Josep Corredor Matheos
Through his numerous exhibitions and his abundant bibliography, Antoni Miró’s work is very well known. And there is something here which should be emphasised: he has not restricted himself to reproducing paintings, engravings and sculptures of the moment. He has also included, in different monographs, large numbers of works from previous phases. In this way, with positive insistence, which I consider we must be thankful for, he constantly allows us to keep the whole of his work in mind.
The art of our time has been, and continues to be, subject to all types of changes, despite the fact that some consider that history has reached its end —just when it appears to be speeding up—. These changes appear some due to the internal dynamics of artistic creation and others due to the rapid transformation of society. Under this pressure each artist has responded in accordance with his or her deepest interests, including those which against the odds want to be seen as art. In Antoni Miró’s case, we see that all the cards are on the table, enabling us to appreciate the coherence of his evolution and his genuineness.
The character who appears to be absorbed by the play in the painting “Kasparov, escacs і personatge”, (1988), is the same as El bebedor (1960). That is to say that he reveals the principle or starting point of the artist faced attitude with the spectacle of the world, contemplated as something distinct and even detached, but which involves us immediately. This attitude is rejection. The world, for the artist —Antoni Miró in this case— is poorly done. Precisely the origin of his ferocious criticism. The painting “Caretes” (1960) is made to bear the yoke of hiding and revealing the real implicit personality of the art and his development. Half way through the Sixties the criticism grew more violent: the fury in the human face in “Crit, dejuni forços”, (1966), implied the denunciation of the human condition itself. The origin of horror —due, deep down, to error— was in man himself: it is he, himself who inflicts his pain, and one of the images which shows us at an early stage is “Esquizofrènia” (1967). Here the man’s face disintegrates, as was to happen later in another way: in the early seventies in the splitting of the faces into two and the convulsions gripping them.
Sometimes one would think that the artist takes pleasure in horror. Other times that he is making an aggressive poster of his work to confront us with. The negative aspects develop and push outwards until they explode. They grip us strongly, confronting us with a reality which we frequently prefer to ignore; they do not spare us any of this horror. But we observe that there is an ironic and sometimes sarcastic accent, in the attitude of the artist. Nothing harms our adversary more than ridicule, nor does Antoni Miró want to spare him from anything which may make his action more affective. The mask which enabled him at the beginning to symbolically confront the real world —the true adversary—, will become more complex with time. It will not only consist in the flashy use of costumes of “Els titellaires”, (1987), but in all the accumulation of elements, which basically fill the space of his pictures and volumetric figures.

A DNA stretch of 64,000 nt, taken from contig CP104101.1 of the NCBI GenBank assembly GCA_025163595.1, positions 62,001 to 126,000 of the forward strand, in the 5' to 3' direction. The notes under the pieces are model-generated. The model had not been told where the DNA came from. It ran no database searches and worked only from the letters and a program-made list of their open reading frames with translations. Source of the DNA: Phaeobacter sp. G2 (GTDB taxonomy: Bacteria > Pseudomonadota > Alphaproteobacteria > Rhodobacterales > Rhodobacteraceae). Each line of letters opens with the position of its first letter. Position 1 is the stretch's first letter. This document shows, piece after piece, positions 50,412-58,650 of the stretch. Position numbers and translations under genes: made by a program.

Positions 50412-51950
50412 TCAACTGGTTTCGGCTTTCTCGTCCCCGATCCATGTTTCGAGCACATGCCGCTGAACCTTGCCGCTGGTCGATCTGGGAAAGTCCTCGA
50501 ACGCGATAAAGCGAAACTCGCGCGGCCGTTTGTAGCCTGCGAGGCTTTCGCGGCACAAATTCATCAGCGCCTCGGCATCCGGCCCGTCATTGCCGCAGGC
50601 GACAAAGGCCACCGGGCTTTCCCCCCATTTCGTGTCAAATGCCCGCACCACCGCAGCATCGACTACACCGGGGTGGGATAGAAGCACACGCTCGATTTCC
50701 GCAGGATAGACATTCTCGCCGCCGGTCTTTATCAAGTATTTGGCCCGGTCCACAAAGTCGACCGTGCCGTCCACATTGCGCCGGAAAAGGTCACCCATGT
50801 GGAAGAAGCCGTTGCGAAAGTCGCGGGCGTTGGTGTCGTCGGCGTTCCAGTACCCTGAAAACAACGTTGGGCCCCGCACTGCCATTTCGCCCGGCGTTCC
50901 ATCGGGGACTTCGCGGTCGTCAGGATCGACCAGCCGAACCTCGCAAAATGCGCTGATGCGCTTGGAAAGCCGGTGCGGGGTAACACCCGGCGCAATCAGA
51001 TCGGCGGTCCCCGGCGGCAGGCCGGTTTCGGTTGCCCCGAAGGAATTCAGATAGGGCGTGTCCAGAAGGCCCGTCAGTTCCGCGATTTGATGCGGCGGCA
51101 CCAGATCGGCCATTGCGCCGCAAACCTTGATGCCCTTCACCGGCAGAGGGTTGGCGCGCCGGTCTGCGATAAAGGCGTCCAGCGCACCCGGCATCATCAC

As happens in happens in the best art it continues to tell us the same thing nowno longer naively but in a more direct manner. The accusation, the recognition —the confession, he would say, in the name of all— sometimes induces him to reflection and sadness in the portrait —self-portrait in one way or the other, no doubt— of the 1960 painting which opened the magnificent anthology of Joan Guill in 1988; on other occasions, each time with more intensity, he enters the attack, taking the protean bull by its horns, with the danger that this always entails.
All this pain and cruelty, the fundamental injustice which it denounces, finds its other side in love. This, maybe out of modesty, does not show itself with the primordial innocence of the painting of the woman Nua— its title— in 1964 or, going back a bit further with the amorous delight in which the world is enjoyed in “Bodegó amb meló” (1960). We recognise love in negative, but it is inevitable that the artist shows happiness, as if by an oversight, this were his deepest inclinations. Frequently, his bloodiest scenes, his hardest satires, are full of apparently incidental signs which reveal the ultimate objective. Colour then, in contrast to what has been denounced, sets a cheerful tone. Because the work is the picture of a festival in which all power and powerlessness of man are recorded on paper. And the artist is a witness, participant, and above all, the creator of all this.